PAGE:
Audirvana Studio Review

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Everyday Use

Compatibility 

Audirvana Studio is only available on Windows/macOS.

You’ll need a fairly recent version of each OS to run Audirvana on your computer. Minimum requirements are OS X 10.13 or later on Mac, and Windows 10 64bits on PC. The software needs a minimum of 4Gb of ram to run, but 8Gb is recommended for optimal performances.

I installed the software on both my computer: 

  • PC, running Windows 10 64bits, Intel CPU, and 64Gb of Ram
  • Mac, running macOS Big Sur 10.6, M1 CPU, and 8Gb or Ram

The app worked flawlessly on both systems, but you can only run one instance at a time. If you forgot to quit the app on one machine, you’ll have to forcefully close it through the web interface.

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Ircam Amplify Analyzer

Obviously, the quirkiest feature of Audirvana is the IRCAM Amplify analyzer. To access it, you have to switch from the full player to the mini player, and then click on the switch, located on the upper left-right. Once you’ve done that, a new window appears and confirm if the file you’re listening to is a real Hi-Res file, or a scam (aka a fake Hi-Res file). 

I tried that on three files, an album that I personally ripped, an album bought on Qobuz, and a file that I upsampled, thanks to AIPM3 converter (MP3 256kbps -> FLAC 24bit/96kHz). And for each file, the player was able to confirm it what I was hearing was, indeed, a true Hi-Res file, or not.

In fact, I even found out that, sadly, one of the albums I bought a few years ago in DSD, was just a simple oversample of the CD version… Shame!

So, after all that talk, it’s time to get into the review.

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Interface and UI

Once installed, Audirvana behaves like every other music apps, or so. 

The main screen is divided into four different sections:

  • a top bar with a search console, sort/filter option, and a button to access the app settings
  • a left sidebar, where you can find all your sources, local files/radios/podcast/Qobuz/Tidal/Hi-Res Audio. Note that Qobuz/Tidal/HRA won’t appear unless you connect your account in the settings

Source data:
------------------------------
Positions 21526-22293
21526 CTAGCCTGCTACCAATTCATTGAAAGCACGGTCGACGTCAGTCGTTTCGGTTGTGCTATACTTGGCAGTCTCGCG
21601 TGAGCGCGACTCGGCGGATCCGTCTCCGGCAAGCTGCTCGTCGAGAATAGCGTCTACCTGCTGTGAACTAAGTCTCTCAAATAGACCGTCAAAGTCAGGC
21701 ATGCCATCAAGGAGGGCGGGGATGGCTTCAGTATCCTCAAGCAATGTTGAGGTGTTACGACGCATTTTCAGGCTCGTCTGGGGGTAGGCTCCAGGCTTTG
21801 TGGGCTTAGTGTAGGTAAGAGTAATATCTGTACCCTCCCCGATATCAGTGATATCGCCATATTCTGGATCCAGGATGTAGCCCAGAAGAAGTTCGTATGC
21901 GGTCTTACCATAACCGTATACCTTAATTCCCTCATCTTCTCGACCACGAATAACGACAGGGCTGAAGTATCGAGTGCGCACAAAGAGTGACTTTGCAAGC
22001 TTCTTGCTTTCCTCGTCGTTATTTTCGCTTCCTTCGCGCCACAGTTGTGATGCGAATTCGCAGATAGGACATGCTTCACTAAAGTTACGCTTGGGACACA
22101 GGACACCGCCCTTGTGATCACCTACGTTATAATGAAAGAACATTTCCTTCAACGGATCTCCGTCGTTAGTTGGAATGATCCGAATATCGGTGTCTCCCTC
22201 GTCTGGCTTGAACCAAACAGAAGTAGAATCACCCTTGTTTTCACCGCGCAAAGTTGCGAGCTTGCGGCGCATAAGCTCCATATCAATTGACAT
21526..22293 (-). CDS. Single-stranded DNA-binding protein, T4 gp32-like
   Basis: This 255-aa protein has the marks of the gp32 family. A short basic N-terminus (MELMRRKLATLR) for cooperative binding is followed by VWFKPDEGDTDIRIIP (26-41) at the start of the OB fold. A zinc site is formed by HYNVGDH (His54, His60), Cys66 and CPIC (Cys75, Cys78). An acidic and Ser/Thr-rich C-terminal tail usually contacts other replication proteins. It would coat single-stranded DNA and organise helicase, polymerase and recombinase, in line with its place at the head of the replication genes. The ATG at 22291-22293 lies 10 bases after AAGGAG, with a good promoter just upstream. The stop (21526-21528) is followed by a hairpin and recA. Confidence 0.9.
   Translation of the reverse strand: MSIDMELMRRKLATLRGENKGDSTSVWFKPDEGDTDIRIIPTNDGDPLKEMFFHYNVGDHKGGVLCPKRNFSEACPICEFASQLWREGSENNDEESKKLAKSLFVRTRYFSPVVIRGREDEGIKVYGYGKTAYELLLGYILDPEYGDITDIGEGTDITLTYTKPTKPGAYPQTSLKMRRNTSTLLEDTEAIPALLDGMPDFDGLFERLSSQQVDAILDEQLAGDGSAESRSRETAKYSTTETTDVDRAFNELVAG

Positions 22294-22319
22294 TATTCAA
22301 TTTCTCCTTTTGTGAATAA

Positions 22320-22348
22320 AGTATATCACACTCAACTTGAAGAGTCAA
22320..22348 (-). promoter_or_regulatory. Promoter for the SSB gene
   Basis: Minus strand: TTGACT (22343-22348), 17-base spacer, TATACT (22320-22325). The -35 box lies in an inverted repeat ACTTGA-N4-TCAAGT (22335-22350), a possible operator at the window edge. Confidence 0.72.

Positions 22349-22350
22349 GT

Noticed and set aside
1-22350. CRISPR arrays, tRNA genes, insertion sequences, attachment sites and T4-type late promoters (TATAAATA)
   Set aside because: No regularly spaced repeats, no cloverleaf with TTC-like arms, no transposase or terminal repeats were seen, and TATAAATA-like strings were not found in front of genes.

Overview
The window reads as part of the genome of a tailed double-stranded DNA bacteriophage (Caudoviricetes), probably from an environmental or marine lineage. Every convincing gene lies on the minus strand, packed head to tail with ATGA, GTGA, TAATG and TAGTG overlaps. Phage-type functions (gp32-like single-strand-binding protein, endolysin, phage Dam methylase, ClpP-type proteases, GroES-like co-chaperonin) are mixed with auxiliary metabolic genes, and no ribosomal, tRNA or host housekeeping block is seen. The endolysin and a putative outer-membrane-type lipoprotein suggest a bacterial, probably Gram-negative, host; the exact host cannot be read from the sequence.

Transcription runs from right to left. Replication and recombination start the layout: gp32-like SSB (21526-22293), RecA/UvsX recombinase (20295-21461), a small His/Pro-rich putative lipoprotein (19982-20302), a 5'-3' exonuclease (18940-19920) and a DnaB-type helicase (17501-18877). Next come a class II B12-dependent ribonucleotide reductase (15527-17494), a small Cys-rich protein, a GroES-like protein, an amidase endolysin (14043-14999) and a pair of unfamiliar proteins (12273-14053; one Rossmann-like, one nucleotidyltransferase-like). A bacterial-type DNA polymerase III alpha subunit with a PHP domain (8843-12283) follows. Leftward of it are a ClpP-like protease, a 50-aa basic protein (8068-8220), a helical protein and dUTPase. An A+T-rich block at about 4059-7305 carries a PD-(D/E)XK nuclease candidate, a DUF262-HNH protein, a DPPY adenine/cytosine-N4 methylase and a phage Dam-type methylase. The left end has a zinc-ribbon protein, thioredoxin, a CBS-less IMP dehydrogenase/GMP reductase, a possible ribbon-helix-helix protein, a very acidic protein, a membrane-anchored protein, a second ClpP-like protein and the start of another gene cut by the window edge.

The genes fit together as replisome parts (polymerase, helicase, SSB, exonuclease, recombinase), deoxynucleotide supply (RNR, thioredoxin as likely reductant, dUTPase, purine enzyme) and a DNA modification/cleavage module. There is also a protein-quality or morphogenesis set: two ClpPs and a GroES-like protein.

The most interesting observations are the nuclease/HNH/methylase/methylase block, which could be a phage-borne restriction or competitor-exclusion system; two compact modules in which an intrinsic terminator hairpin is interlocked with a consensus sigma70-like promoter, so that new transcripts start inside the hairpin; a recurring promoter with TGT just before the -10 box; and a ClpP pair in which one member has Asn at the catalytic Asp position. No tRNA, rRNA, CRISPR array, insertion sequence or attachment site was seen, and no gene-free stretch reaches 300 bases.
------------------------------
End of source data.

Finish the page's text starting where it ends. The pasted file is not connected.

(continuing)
• a center frame, where all your files will appear, so you scroll and pick your music
  • a bottom bar with playback controls, volume, and even quirky things like a playback quality checker

Compared to the prior version, Audirvana Studio is a major visual upgrade. If you can switch between light and dark themes, the team changes various things like the font, the space between the lines, the overall presentation of your albums, etc…

The search engine is good, even if it’s slightly faster on Mac than windows, and surprisingly it’s faster for me to use the Audirvana search engine, than Qobuz own search engine.

Like Roon or Plex, the media library can be automatically scanned and sorted. Audirvana relies on fingerprint analysis, like Shazam, and is on-point almost 90% of the time. If you find one track that couldn’t be analyzed correctly, you can tag it manually, directly from the player.

Lastly, if I mentioned the oversampling before, Audirvana also has various replay gain settings, to avoid volume/gain mismatch between your tracks and albums.

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Pricing

Last but not least, we can’t end this review, without talking about the price. 

Compared to Roon, Audirvana is surprisingly more affordable, as a monthly subscription only costs $/€6,99 or $/€5,88 per month, if you get Studio Access, a yearly subscription. For that price, you get :

  • Regular free updates all along the year
  • Full access to all Studio’s features
  • Integrated streaming content services
  • Free smartphone Remote app
  • Exclusive streaming service advantages

Personally, after the 30-day free trial, I took a Studio Access subscription. I kept Plex for my movies/series and took Audirvana for my music.